I ask because there are some headache prevention meds out there that can CAUSE Cog Fog (cognition fogginess).

I refused to take one of the headache meds because of this. How would I know if it is my meds or my MS causing this new symptom? I wasn't about to let that happen. I am a project manager and I need my brain as active as possible for the 7 projects I am managing.


I get more physical fatigue than mental fatigue, though there are days when nothing works -- brain, legs, sense of humor.
Hang in there!!! <3 girl1dir
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Last edited by girl1dir; 07-30-2016 at 09:43 AM. Reason: typo
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  #8  
Old 07-27-2016, 10:37 AM
Suebee Suebee is offline
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Join Date: Mar 2015
Location: Houston, TX
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Ron, prisims didn't work for me either. A neuro-ophthalmologist said I could always close or patch an eye if needed. I have sometimes done this when I got tired of visual issues. Also, try 100 mg in early morning and 100 mg in afternoon. This works best for me- I got dosing schedule from mayo or cleavland clinic website.
Also, is attention/ distraction causing cognitive fatigue? I found I had to be really disciplined with when I reviewed/ answered emails and phone calls, and other daily tasks. Also, if office noise bothers you, take steps to remove or block noise out. Use smart phone and calendar to Schedule all your activities and keep you on track. The idea being you are freeing up your mental energy to do task rather than remembering to do task. Stay positive. Believe in you. Read antidotes by MSers about it when you feel no one understands. Best of luck!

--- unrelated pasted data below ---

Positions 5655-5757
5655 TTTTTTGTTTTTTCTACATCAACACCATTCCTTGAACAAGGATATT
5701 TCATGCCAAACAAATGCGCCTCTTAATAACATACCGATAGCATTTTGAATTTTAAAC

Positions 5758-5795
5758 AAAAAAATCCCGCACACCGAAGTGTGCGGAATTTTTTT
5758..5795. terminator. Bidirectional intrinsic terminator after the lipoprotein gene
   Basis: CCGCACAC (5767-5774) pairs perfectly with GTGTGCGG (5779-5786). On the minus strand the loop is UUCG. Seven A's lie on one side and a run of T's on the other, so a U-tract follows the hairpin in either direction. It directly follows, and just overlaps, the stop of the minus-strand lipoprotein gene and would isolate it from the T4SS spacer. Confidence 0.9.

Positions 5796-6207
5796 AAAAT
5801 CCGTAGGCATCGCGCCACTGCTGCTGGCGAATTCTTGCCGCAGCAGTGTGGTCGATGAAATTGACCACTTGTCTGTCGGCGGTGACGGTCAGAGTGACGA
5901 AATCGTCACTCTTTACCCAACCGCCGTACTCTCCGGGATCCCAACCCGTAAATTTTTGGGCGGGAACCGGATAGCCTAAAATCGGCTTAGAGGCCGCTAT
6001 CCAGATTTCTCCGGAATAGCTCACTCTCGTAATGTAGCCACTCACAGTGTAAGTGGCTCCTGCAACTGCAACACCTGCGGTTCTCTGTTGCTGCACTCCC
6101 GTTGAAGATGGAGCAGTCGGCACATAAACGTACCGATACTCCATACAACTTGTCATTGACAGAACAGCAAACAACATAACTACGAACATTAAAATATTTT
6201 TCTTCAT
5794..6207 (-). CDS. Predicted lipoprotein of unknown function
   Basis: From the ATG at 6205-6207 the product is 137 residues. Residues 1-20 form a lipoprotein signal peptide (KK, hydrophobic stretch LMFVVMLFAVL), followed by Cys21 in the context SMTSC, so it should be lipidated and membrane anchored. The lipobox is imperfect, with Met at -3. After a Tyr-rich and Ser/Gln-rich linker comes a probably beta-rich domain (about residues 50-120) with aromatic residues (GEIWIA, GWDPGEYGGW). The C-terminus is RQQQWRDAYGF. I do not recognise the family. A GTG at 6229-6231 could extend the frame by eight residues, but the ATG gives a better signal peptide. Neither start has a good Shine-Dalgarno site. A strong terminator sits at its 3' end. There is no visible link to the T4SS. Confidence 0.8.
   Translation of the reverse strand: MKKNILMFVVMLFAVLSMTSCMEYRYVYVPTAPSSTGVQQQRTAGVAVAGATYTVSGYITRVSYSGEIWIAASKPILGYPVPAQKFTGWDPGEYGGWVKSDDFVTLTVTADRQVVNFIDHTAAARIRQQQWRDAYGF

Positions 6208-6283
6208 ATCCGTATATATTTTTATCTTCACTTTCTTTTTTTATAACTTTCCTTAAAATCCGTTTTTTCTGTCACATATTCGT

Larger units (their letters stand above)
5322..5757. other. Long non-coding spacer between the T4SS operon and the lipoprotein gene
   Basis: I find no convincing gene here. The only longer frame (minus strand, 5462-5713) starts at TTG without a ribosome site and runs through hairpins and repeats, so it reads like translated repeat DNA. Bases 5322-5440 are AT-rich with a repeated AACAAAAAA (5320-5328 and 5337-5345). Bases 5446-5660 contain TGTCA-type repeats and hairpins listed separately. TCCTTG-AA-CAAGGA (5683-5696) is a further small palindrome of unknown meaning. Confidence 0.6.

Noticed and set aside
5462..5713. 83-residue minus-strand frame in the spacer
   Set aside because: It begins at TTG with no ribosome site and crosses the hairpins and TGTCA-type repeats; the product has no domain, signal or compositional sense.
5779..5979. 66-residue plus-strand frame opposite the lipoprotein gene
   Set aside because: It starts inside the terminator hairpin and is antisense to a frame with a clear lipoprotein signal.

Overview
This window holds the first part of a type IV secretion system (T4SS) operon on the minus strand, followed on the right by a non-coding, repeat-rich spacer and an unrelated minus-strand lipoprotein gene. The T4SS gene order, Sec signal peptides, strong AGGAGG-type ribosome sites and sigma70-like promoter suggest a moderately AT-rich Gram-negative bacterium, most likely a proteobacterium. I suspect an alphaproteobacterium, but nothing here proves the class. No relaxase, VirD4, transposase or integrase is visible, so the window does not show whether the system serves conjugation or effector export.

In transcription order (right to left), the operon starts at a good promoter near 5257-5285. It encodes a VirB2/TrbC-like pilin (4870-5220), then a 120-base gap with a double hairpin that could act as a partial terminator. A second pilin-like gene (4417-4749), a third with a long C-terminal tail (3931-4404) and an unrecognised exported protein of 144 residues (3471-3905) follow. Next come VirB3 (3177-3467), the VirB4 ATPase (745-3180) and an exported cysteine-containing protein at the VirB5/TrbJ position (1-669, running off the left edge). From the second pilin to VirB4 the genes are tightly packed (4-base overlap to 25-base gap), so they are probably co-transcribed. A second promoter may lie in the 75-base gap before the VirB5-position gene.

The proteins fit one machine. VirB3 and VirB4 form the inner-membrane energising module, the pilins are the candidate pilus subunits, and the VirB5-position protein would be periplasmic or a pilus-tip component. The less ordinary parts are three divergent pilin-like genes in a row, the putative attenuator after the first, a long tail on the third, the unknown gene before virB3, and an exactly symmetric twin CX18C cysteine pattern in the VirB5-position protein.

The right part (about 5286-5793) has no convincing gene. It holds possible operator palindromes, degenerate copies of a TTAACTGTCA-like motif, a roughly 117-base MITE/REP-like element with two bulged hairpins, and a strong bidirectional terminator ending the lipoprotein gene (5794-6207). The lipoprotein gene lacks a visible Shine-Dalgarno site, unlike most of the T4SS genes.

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  #9  
Old 07-27-2016, 10:47 AM
RonRuns RonRuns is offline
Optimistic Misfit
 
Join Date: Mar 2016
Location: Montréal, Québec
Posts: 25
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@girl1dir
No headache meds. DMD: Tecfidera Fatigue: Modafinil
@suebee
I had the same suggestion about an eye patch. I found that I saw worse with one eye closed so I didn't pursue the patch idea. Maybe I should try it.
The smartphone is my friend with all activities and meds. It was already at work for all meetings and nap. I'll keep an eye on noise levels.

Thanks
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  #10  
Old 07-27-2016, 10:38 PM
RonRuns RonRuns is offline
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Join Date: Mar 2016
Location: Montréal, Québec
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Back from day two - "Return to work program"

I had more simple tasks to do: look up order items in a catalog and fill an order form: two hours.
Headache, blurry vision from the start, light nausea.
Then met with the psychologist of the program. She asked questions to get a first idea of my situation. I gave all my energy to focus on the questions and answer, through the fog, headache, vision issues.

One thing that now strikes me is when she told me that I don't seem totally disabled as I carried the conversation fine. I didn't comment on how it was difficult. Now, Im wondering if I'm expected to work feeling like that? Headache, nausea, blurry vision and spending all my energy on what seemed trivial before.

I'm going tomorrow again and talk about it to the occupational therapist.